In early 1939, the Reichsluftfahrtsministerium (RLM, Reich Aviation Ministry) transferred Lippisch and his team to work at the Messerschmitt factory in Augsburg, in order to design a high-speed fighter aircraft around the rocket engines[5] then under development by Hellmuth Walter. The team quickly adapted their most recent design, the DFS 194, to rocket power, the first example successfully flying in early 1940. This successfully demonstrated the technology for what would become the Messerschmitt Me 163 Komet.[7]

Although technically novel, the Komet did not prove to be a successful weapon and friction between Lippisch and Messerschmitt was frequent. In 1943, Lippisch transferred to Vienna's Aeronautical Research Institute (Luftfahrtforschungsanstalt Wien, LFW) in Wiener Neustadt, in an own design bureau to concentrate on the problems of high-speed flight.[5] That same year, he was awarded a doctoral degree in engineering by the University of Heidelberg. With him came the mathematician Hermann Behrbohm on half time (and continued half time for Messerschmitt in Oberammergau to where the development activities were moved into the underground facility after the air raids on Augsburg the 25 February 1944).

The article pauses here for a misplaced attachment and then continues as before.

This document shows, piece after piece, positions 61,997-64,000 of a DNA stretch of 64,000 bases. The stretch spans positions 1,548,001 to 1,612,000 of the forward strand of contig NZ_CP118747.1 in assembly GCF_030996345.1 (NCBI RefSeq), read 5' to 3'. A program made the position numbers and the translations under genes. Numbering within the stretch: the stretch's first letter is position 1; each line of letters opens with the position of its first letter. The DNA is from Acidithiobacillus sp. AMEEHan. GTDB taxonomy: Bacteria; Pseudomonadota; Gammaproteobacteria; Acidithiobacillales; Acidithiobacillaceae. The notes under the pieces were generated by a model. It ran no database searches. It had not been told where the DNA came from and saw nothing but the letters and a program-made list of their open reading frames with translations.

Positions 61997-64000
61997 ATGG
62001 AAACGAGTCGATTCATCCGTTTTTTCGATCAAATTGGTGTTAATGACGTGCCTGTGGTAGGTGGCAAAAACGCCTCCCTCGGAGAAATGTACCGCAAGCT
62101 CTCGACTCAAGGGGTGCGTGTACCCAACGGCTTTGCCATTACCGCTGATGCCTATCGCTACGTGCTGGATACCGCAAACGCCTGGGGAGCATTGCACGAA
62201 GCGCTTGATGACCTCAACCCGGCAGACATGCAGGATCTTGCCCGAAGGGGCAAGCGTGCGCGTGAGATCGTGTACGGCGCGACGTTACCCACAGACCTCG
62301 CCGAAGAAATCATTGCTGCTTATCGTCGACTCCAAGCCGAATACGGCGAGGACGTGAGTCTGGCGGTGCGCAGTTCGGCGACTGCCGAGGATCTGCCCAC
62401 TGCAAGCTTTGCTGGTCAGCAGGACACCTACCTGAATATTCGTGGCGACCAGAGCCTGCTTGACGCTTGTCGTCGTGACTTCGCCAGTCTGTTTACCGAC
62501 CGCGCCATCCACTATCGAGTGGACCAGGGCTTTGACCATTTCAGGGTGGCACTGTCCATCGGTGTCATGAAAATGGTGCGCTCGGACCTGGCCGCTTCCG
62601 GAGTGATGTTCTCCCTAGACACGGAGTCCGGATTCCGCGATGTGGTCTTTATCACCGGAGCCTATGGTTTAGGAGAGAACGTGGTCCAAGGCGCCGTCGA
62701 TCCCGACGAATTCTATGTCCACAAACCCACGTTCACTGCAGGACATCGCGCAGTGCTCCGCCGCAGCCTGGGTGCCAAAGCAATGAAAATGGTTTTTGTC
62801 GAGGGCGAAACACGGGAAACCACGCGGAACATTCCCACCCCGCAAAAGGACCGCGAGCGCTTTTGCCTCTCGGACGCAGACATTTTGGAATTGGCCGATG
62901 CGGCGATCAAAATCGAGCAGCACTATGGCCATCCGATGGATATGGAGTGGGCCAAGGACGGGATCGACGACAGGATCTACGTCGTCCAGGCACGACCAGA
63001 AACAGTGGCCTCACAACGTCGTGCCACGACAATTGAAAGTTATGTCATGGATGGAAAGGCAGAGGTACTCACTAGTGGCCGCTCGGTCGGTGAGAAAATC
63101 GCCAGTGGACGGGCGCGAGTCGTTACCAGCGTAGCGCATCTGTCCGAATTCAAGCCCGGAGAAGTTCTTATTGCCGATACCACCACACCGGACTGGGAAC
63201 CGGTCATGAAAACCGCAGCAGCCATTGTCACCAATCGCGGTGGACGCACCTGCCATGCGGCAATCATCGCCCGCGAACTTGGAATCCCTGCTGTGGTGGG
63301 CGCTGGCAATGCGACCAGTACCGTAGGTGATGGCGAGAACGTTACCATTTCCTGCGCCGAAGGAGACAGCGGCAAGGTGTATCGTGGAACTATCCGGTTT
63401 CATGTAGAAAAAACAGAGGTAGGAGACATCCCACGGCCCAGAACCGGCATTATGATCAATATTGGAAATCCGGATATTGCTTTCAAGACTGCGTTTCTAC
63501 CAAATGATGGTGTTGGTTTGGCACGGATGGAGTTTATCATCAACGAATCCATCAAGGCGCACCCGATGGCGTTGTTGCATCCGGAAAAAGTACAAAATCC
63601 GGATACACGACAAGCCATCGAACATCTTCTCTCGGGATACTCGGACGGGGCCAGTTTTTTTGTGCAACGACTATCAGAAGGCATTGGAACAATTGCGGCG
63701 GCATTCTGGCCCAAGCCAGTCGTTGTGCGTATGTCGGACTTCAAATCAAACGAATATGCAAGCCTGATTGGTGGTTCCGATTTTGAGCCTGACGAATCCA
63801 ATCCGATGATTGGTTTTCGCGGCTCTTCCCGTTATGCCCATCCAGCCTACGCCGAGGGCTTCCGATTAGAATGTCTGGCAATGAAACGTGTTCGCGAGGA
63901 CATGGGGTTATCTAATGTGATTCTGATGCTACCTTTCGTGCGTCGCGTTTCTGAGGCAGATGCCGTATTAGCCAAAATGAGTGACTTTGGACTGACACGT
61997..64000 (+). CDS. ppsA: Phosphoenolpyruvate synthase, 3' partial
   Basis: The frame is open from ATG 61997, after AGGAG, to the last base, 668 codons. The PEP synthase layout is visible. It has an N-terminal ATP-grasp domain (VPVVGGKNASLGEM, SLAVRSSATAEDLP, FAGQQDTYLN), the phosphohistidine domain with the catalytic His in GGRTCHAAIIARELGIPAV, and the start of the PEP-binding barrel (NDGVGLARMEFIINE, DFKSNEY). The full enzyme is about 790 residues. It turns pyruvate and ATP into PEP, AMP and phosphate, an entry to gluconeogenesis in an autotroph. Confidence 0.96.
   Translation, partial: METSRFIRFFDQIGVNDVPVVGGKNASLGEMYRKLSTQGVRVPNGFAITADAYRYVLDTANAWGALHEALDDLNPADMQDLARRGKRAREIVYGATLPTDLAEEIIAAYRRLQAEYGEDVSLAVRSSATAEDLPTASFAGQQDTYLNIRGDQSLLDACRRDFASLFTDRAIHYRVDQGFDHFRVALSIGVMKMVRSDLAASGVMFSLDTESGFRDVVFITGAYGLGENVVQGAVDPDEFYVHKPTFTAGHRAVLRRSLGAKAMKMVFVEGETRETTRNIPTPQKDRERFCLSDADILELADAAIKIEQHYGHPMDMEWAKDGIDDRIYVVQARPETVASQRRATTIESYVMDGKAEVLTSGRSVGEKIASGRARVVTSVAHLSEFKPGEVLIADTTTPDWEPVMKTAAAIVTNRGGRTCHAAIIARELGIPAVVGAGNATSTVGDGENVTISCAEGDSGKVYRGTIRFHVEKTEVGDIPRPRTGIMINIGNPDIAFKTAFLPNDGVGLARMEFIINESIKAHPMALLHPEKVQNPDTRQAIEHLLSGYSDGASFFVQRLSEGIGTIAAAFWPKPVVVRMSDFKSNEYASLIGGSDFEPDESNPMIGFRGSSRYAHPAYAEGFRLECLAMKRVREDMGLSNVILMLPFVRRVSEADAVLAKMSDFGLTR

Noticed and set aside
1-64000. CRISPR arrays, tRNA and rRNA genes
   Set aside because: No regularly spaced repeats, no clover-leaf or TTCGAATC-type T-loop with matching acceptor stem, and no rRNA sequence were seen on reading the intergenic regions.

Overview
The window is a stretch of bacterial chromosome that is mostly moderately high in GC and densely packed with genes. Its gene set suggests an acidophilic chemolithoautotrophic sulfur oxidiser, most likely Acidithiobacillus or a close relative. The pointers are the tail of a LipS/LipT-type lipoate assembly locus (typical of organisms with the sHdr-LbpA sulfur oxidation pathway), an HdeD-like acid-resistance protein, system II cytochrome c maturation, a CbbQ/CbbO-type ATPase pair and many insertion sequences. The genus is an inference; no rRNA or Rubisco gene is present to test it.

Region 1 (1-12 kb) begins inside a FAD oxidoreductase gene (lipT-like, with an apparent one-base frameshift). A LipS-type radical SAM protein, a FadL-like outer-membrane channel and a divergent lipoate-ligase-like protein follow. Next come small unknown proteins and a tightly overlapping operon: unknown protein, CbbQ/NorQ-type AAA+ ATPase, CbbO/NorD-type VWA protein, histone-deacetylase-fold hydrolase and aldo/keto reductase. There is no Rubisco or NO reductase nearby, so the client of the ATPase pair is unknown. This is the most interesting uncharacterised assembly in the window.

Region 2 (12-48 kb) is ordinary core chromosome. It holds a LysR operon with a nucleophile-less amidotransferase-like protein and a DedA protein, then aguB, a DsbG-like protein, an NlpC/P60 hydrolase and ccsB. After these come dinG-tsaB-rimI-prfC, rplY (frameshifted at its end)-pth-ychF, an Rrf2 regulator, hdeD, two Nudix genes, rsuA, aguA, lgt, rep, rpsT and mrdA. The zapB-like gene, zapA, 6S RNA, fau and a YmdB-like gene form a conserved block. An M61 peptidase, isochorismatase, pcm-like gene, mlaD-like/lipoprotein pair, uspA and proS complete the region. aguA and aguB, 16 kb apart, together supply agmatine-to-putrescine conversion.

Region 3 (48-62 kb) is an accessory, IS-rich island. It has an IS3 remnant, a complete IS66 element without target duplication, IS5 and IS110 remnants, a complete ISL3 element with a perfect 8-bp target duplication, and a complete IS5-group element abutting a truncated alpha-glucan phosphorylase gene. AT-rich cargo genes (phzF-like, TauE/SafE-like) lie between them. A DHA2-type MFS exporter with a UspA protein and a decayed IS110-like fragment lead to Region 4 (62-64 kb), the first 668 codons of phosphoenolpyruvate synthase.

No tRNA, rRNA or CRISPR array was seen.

Wind tunnel research in 1939 had suggested that the delta wing was a good choice for supersonic flight, and Lippisch set to work designing a supersonic, ramjet-powered fighter, the Lippisch P.13a. By the time the war ended, however, the project had only advanced as far as a development glider, the DM-1.

Importance for the delta wing and supersonic flight concepts

Even though the Lippisch P.13a never flew, it and Lippisch's research and development had a significant importance for the development of the delta wing and supersonic flight concepts and supersonic-delta wing-fighter aircraft.